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Activision Blizzard employees plan walkout following lawsuit

Blizzard Logo
Blizzard Logo (Image credit: Blizzard Entertainment)

Update 7:38 p.m. ET: Blizzard reportedly told employees that it's offering paid time off for those participating in the walkout.

What you need to know

  • Activision Blizzard employees are planning a walkout following the recent lawsuit from the State of California.
  • The lawsuit alleges that Activision Blizzard has a "frat boy culture" with numerous cases of sexist workplace behavior.
  • Over 800 employees previously signed a letter referring to the company's response so far as "abhorrent."

Activision Blizzard employees are planning a walkout in protest to the company's response to the ongoing lawsuit, per Bloomberg. This lawsuit followed a two-year investigation by the State of California, which alleges that Activision Blizzard has fostered a "frat boy" workplace environment, with multiple cases of sexist behavior towards women, alongside allegations of abuse.

The strike is planned for Wednesday outside of Blizzard's office in Irvine, California. Striking employees are demanding new guidelines for recruiting, interviewing, hiring and promoting, alongside the ability to publicize salary information and a third-party audit of the company leadership and HR department.

Activision Blizzard's response to the lawsuit has proven mixed so far, with Blizzard president J. Allen Brack saying that "I feel angry, sad, and a host of other emotions, but I also feel grateful to work alongside a set of leaders and thousands of employees who join me in their commitment to continuous improvement."

Meanwhile, Executive Vice President of Corporate Affairs Frances Townsend took a different tone, indicating that the lawsuit contained "distorted, and in many cases false, descriptions of Blizzard's past."

In response, over 800 Activision Blizzard employees signed an open letter calling for "immediate corrections" while also noting that "...our values as employees are not accurately reflected in the words and actions of our leadership."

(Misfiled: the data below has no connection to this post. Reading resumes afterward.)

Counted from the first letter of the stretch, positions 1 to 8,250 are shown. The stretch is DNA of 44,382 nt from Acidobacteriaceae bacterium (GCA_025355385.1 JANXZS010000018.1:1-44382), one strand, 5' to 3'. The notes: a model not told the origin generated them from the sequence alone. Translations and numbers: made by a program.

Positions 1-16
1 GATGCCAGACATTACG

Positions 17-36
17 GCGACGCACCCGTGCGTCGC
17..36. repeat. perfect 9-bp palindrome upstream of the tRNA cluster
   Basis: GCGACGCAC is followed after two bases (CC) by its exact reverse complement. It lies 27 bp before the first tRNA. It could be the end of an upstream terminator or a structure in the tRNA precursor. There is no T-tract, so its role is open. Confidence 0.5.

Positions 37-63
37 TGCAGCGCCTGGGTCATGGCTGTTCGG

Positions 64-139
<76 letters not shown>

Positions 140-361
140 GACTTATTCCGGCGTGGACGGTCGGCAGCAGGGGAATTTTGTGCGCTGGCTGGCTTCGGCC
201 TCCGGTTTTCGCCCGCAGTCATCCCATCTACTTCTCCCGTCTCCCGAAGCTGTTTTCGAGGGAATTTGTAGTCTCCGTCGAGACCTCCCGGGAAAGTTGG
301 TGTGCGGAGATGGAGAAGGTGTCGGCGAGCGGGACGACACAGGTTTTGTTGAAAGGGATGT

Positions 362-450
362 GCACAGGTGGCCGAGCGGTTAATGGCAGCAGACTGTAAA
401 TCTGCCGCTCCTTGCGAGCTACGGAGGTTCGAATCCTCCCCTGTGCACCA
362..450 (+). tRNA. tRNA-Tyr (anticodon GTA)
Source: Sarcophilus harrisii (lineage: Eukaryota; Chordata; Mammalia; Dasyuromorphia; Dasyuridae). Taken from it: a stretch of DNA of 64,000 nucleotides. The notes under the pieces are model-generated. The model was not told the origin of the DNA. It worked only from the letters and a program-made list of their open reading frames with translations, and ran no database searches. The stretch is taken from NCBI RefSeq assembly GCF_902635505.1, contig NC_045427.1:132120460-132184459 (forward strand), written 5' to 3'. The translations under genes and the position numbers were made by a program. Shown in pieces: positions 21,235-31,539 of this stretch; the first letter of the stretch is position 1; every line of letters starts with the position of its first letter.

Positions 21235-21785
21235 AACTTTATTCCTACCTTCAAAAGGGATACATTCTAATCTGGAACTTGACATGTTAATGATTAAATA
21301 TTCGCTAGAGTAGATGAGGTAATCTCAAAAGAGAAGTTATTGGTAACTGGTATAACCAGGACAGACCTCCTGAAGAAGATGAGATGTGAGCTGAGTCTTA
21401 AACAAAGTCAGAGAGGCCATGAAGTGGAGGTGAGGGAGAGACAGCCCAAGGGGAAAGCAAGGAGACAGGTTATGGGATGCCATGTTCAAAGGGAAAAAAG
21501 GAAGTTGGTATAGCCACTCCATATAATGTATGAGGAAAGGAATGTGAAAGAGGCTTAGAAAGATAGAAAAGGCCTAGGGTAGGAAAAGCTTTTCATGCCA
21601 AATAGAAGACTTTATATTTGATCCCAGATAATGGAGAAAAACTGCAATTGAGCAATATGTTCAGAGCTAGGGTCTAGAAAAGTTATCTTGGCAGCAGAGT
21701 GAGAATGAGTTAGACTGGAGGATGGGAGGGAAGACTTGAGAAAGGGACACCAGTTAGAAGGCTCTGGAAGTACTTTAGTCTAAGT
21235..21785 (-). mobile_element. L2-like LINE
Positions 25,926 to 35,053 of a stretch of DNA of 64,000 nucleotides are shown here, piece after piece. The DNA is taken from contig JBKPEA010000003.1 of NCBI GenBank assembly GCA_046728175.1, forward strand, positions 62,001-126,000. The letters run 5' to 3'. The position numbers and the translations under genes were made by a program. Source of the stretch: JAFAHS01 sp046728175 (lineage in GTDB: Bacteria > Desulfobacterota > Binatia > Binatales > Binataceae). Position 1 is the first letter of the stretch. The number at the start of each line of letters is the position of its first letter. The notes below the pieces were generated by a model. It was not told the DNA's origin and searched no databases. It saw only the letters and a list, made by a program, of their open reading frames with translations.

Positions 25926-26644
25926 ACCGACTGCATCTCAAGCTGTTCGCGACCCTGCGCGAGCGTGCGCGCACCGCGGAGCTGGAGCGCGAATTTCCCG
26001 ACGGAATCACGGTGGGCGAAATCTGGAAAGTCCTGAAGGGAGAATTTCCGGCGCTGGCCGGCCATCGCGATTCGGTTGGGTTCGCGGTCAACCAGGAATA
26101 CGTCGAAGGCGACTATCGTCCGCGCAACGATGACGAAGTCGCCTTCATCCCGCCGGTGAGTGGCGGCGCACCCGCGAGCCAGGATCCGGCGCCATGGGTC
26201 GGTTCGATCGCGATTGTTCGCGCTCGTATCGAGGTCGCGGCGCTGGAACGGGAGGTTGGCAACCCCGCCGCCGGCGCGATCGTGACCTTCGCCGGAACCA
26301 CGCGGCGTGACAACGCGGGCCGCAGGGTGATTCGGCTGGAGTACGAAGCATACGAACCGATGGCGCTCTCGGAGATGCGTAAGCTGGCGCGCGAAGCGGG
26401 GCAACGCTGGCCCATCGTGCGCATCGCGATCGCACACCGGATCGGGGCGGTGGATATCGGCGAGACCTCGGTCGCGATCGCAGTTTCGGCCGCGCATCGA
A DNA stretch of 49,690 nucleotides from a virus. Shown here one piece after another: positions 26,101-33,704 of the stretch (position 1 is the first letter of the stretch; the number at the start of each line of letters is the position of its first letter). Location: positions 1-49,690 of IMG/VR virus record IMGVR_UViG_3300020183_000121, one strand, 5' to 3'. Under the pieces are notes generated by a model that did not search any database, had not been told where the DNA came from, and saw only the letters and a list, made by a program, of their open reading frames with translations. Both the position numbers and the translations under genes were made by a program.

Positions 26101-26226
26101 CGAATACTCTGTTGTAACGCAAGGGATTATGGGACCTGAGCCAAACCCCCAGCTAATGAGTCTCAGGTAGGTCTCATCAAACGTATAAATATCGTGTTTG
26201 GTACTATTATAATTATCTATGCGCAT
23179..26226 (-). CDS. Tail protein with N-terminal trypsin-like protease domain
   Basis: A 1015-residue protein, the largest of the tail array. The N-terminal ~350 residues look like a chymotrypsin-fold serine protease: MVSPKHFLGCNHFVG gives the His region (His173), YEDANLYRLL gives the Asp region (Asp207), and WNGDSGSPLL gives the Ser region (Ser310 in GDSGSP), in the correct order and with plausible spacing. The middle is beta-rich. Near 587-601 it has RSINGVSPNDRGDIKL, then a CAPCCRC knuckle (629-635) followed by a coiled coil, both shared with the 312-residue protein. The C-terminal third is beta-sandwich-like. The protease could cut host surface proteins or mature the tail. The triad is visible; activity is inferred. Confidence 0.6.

Activision Blizzard is a massive publisher responsible for large gaming franchises like Call of Duty, World of Warcraft, Diablo and more. The company saw record Q4 2020 revenue of over $2.4 billion. Activision Blizzard CEO Bobby Kotick has not yet commented on the lawsuit.

Update: Blizzard reportedly offers paid time off for walkout participants

According to Bloomberg's Jason Schreier, Blizzard told employees participating in the walkout on Wednesday that it'll be offering paid time off.

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The walkout is expected to take place from 10 p.m.-2 p.m. PT.

Samuel Tolbert
Samuel Tolbert

Samuel Tolbert is a freelance writer covering gaming news, previews, reviews, interviews and different aspects of the gaming industry, specifically focusing on Xbox and PC gaming on Windows Central. You can find him on Twitter @SamuelTolbert.

5 Comments
  • The tech industry desperately needs to be unionized.
  • Wouldn't many of the people that would be apart of the walkout be part of the cause of the walkout? Especially if it's paid?
  • Maybe? Maybe they've realized the error in their ways and want to do some good, I don't know. But either way does it matter?
  • Not really. But I guess my point is what is this solving? The company obviously agrees things need to change. (mostly because of the loss of money and lawsuit I'm assuming) I just don't understand why people would assume Activision as a whole would be adverse to solving these problems.
  • I don't know if the company as a whole agrees things need to change. Based on other things I've read there seems to be differing opinions on the lawsuit and allegations that don't show a unified voice (from leadership) about what's going on. Also, yes a lawsuit can be an effective way to get things to change but it doesn't mean the company is making the changes because they really want to address the root issues. By the employees showing a unified front it is harder for the company as a whole to have a superficial response if they indeed don't really care.